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Paris Auto Show: The Highlights


Paris Auto Show: The Highlights

Get all our Paris coverage here:

2004 Paris Auto Show, Part I by TCC Team (9/23/2004)
Chevy goes global, S3X slips under Freudian radar, Opel Astra GTC clears the air, and Ford's new Focus takes aim.

2004 Paris Auto Show, Part II by Marty Padgett (9/23/2004)
BMW goes 185 mph on H2, the GTI makes a glorious return, and Aston hits 200 mph without our help.

2004 Paris Auto Show, Part III by Marty Padgett (9/23/2004)
Citroen's trio of Frenchness, Peugeot's sexy 907 concept, and Honda's utterly practical MPV.

BMW H2R

2004 BMW H2R

2004 BMW H2R

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HUMMER may have the H2 initials locked up, but BMW's favorite H(2) these days is hydrogen - and that's the fuel it used to propel a new experimental race car to a new record. The H2R, shown off after its record-breaking run of 185 mph at a French test track, is thought to be the fastest hydrogen-powered car ever built, giving BMW's efforts to develop cars based around the alternative fuel a sporting shot in the arm. The H2R is powered by a 6.0-liter V-12, not the fuel-cell powertrain that other automakers have pursued as the industry tries to engineer a course away from fossil fuels. The H2R, BMW says, accelerates to 60 mph in about 6.0 seconds, weighs 3440 pounds and develops 285 hp from its future-think powertrain.

Peugeot 907

2004 Peugeot 907 concept

2004 Peugeot 907 concept

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The stunning 907 concept has few antecedents, according to the loosely translated French dialogue we heard on the floor of the Paris Expo. In fact Peugeot says this concept is only the second vehicle to wear the number 9 - the racing 905 of the early 1990s being the other. The concept, according to execs, is the "concentrate of brand values," which apparently include a whomping 500-horsepower 6.0-liter V-12 coupled to a six-speed sequential gearbox. The big, handsome grand tourer is outfitted with a luxuriant interioer, including Alcantara trim and a wooden steering wheel.

Volkswagen GTI

2006 Volkswagen GTI

2006 Volkswagen GTI

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Though it's here at the Paris show this week and available right away for European customers, Volkswagen's GTI takes a looooong time to get to U.S. enthusiasts - the 2006 model doesn't arrive until October of 2005, and in the U.S. we'll only get the two-door model. The new GTI, the fifth generation of the go-fast econobox that practically invented its own market niche, shows up with the new 2.0-liter FSI turbo engine with 200 hp and 206 lb-ft of torque that's also found in the new Audi A3, here teamed too to a six-speed gearbox. So shod, the new GTI hits a top speed of 146 mph and should be able to sprint from 0-60 mph in 7 seconds; a DSG version should cut that figure to 6.7 seconds. The new GTI gets way more aggressive that previous editions: big bumpers front and aft, a black radiator grille with red rim, and black trim at the lower part of the body outline its intentions as do the rear wing, double exhaust tips, and 17-inch wheels. Inside there are logoed sport seats a three-spoke steering wheel, and aluminum pedals and shift knob.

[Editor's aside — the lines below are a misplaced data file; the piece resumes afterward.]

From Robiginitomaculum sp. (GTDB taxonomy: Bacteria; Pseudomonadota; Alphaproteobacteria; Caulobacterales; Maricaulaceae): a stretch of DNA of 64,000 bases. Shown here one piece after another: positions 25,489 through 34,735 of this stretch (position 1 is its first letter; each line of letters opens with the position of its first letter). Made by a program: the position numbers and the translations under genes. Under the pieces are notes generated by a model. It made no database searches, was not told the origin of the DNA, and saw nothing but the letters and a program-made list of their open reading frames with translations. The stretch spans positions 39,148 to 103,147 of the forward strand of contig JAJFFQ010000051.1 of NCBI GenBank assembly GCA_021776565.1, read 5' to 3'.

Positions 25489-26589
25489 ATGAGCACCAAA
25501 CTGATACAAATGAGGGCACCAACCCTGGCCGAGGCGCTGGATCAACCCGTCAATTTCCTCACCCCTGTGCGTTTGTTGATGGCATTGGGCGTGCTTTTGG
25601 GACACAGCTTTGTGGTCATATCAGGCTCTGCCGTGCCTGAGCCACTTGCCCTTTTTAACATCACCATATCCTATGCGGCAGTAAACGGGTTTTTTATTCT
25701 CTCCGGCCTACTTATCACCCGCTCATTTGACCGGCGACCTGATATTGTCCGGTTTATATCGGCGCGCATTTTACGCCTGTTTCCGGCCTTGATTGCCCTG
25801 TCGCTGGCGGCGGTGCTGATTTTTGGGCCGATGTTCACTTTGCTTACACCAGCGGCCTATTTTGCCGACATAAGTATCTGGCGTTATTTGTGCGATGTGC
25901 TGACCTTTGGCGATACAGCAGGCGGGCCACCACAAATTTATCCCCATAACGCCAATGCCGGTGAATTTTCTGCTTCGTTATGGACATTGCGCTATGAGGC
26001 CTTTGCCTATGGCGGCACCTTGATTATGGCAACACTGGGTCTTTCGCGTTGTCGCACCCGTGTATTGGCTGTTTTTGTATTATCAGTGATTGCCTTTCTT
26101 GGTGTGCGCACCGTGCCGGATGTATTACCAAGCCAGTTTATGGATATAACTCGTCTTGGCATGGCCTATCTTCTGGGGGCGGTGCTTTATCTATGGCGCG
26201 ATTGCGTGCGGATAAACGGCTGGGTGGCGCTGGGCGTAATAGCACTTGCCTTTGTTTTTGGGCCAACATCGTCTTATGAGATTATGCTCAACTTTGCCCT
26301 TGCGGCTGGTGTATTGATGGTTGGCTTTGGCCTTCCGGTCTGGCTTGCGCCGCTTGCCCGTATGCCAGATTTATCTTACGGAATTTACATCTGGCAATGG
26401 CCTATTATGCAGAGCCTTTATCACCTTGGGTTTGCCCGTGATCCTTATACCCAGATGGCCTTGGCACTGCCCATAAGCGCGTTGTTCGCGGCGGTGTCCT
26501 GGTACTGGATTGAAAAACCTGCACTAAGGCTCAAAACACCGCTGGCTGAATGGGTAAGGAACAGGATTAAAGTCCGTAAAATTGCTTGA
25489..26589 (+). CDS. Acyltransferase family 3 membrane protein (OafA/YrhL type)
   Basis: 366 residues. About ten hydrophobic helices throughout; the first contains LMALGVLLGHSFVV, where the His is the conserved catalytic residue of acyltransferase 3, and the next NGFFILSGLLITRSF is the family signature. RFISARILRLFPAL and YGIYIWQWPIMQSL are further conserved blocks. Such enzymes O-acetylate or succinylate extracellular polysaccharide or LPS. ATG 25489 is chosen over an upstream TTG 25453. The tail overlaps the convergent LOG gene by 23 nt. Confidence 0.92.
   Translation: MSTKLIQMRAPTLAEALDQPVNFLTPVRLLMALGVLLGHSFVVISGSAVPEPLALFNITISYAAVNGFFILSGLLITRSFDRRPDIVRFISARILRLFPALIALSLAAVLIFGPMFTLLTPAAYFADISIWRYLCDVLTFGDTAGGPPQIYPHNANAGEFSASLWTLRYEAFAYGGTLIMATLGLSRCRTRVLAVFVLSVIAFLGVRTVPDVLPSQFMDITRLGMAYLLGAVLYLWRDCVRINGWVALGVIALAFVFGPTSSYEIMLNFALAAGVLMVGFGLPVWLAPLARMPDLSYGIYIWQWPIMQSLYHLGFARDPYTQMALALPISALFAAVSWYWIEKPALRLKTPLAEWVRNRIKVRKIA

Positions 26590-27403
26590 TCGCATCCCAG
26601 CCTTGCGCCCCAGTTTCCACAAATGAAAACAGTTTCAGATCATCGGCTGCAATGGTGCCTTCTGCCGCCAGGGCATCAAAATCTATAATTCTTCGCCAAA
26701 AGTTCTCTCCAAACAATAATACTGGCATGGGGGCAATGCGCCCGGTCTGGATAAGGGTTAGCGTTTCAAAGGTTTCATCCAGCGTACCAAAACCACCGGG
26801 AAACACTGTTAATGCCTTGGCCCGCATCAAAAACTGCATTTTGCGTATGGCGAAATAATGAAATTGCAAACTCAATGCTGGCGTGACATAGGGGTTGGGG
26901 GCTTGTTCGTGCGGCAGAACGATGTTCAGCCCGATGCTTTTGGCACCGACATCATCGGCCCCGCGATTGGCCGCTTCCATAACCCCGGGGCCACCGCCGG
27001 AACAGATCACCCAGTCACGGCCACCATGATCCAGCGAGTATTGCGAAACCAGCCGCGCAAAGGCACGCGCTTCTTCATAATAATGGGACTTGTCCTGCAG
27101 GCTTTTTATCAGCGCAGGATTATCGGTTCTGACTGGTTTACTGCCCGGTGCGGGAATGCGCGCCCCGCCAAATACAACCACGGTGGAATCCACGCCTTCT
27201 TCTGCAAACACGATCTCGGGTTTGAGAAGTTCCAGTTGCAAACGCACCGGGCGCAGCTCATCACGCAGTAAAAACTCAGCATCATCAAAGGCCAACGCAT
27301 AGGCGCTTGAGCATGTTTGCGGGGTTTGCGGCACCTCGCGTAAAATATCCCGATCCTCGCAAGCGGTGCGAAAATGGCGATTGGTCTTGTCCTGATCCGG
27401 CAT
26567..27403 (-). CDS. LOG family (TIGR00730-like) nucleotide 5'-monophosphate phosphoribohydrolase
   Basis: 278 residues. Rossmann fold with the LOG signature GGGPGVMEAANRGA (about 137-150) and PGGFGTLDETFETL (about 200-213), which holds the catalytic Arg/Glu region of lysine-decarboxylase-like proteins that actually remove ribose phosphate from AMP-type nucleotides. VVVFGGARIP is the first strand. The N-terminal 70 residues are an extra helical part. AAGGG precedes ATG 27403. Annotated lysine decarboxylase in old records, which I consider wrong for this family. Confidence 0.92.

Aston Martin Vanquish S

2005 Aston Martin Vanquish S

2005 Aston Martin Vanquish S

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Fastest Aston - say that five times fast and the new Vanquish S will be gone before you get tongue-tied. Ford's uppermost brand said on Thursday at the Paris show that a boost in power to its V-12 supercar pushes it to more than 200 mph. The 6.0-liter V-12 in the Vanquish S now develops 520 horsepower, and gets small revisions to its suspension and steering to handle the newfound capabilities. Aston will still build the "slower" 460-hp version, but the S will assume the topmost spot in the lineup - and will wear some cosmetics befitting its new station in life, including a more rounded grille and a new trunklid revamped for better high-speed air flow. Larger six-piston calipers for the brakes are included. And as always, the price is "if you have to ask…"

Opel Astra GTC

2005 Opel Astra GTC

2005 Opel Astra GTC

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While much of the attention is going to the launch of Chevrolet, GM isn't exactly ignoring its mainstay European brand, Opel. The troubled subsidiary has been clawing its way towards a turnaround with an aggressive product offensive that "is sacred" to its revival, asserted GM Europe Chairman Fritz Henderson. The Astra is a major link in the chain of new models rolling out of GM plants, and a more sporty, Astra GTC version makes its debut in Paris this week. The hatchback will boast an array of five different gasoline and diesel engines, from 90 to 120 horsepower. Meanwhile, a high-performance concept version of the Astra was unveiled at the Thursday press preview, its 2.3-liter gasoline engine producing 240 horsepower.

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